Entertain Me, But Don't Insult Me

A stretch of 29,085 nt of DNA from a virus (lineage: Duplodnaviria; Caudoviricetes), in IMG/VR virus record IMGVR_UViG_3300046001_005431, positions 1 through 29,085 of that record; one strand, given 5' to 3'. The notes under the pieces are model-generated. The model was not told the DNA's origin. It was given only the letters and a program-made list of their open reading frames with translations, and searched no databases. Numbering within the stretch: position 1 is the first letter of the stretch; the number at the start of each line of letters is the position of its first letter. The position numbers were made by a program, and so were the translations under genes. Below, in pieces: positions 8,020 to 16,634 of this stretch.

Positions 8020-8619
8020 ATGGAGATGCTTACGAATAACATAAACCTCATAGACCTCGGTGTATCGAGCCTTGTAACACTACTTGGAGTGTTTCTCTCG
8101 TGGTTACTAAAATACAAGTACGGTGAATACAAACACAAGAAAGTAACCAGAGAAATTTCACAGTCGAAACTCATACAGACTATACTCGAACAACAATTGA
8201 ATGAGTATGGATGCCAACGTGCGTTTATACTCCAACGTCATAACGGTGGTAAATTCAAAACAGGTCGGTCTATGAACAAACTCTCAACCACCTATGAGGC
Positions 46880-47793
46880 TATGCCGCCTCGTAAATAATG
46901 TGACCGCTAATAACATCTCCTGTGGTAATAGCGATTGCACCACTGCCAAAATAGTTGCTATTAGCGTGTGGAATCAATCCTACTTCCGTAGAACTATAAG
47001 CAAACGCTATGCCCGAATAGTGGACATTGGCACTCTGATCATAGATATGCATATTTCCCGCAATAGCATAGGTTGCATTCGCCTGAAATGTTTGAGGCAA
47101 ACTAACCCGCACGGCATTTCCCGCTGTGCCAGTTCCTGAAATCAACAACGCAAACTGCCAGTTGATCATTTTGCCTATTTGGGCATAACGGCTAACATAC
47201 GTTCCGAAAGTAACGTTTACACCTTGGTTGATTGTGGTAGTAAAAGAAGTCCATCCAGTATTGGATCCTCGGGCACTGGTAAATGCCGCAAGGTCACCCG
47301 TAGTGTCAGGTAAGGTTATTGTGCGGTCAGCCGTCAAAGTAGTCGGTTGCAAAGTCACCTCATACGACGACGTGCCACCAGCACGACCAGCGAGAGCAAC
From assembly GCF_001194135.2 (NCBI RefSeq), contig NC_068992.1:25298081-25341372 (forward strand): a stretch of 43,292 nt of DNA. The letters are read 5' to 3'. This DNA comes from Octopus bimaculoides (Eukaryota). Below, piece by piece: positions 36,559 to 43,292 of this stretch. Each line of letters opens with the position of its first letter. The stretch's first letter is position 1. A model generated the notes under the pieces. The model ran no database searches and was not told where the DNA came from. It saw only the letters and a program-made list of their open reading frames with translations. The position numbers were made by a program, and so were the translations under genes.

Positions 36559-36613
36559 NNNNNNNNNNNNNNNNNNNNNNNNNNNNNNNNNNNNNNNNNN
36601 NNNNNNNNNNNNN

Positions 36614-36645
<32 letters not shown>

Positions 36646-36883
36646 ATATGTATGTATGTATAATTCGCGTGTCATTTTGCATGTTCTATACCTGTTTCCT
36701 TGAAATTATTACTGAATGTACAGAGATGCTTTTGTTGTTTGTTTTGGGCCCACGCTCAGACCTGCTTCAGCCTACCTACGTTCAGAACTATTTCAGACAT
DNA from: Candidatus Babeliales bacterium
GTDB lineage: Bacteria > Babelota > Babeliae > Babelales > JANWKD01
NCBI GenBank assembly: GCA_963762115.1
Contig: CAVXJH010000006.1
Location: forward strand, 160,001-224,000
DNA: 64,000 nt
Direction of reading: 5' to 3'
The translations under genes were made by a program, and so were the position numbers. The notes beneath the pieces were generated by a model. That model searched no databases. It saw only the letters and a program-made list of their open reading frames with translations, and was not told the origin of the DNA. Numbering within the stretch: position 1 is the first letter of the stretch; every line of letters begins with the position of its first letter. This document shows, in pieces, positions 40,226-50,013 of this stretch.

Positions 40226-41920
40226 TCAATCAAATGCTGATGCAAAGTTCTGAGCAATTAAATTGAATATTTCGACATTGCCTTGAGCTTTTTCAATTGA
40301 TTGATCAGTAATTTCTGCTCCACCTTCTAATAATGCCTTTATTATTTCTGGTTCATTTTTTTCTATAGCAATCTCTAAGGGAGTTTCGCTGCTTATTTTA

Engineers and other technical types (myself included) seem to enjoy pointing out inane and totally unrealistic special effects and dialogs in sci-fi movies. Examples are legion, from uploading a virus to an alien computer in Independence Day (surely aliens have Norton AV), to Day After Tomorrow when the water freezes in NY, but no expansion effects are visible. That's nothing compared to the early films, though. In the first science fiction film produced, "A Trip to the Moon," in 1902, six travelers (not even yet termed astronauts) were fired from a large cannon while inside a protective capsule. The unsuspecting explorers are quickly captured by lunar inhabitants. In a daring scene, an escape is made where our heroes manage to make it back to the capsule and nudge it off the edge of the moon so it can fall back safely to Earth, and splash down in the Atlantic Ocean. Of course, even if a cannon could be built that was capable of launching a projectile into space, no human could survive the acceleration. Then there is that fact that while walking on the moon it appeared to have gravity like the Earth's, but when it came time to push the capsule off the edge, suddenly the gravity was gone. The entire 14-minute epic is one bit of laughable absurdity after another. As the general public gets more sophisticated, however, the effects must be more believable. Who amongst us that was around for the original Star Trek episodes thought them outrageous? Now we watch re-runs and think differently. Sci-fi has thus transformed in a century from being inspiring and thought-provoking, to being fodder for a good belly laugh.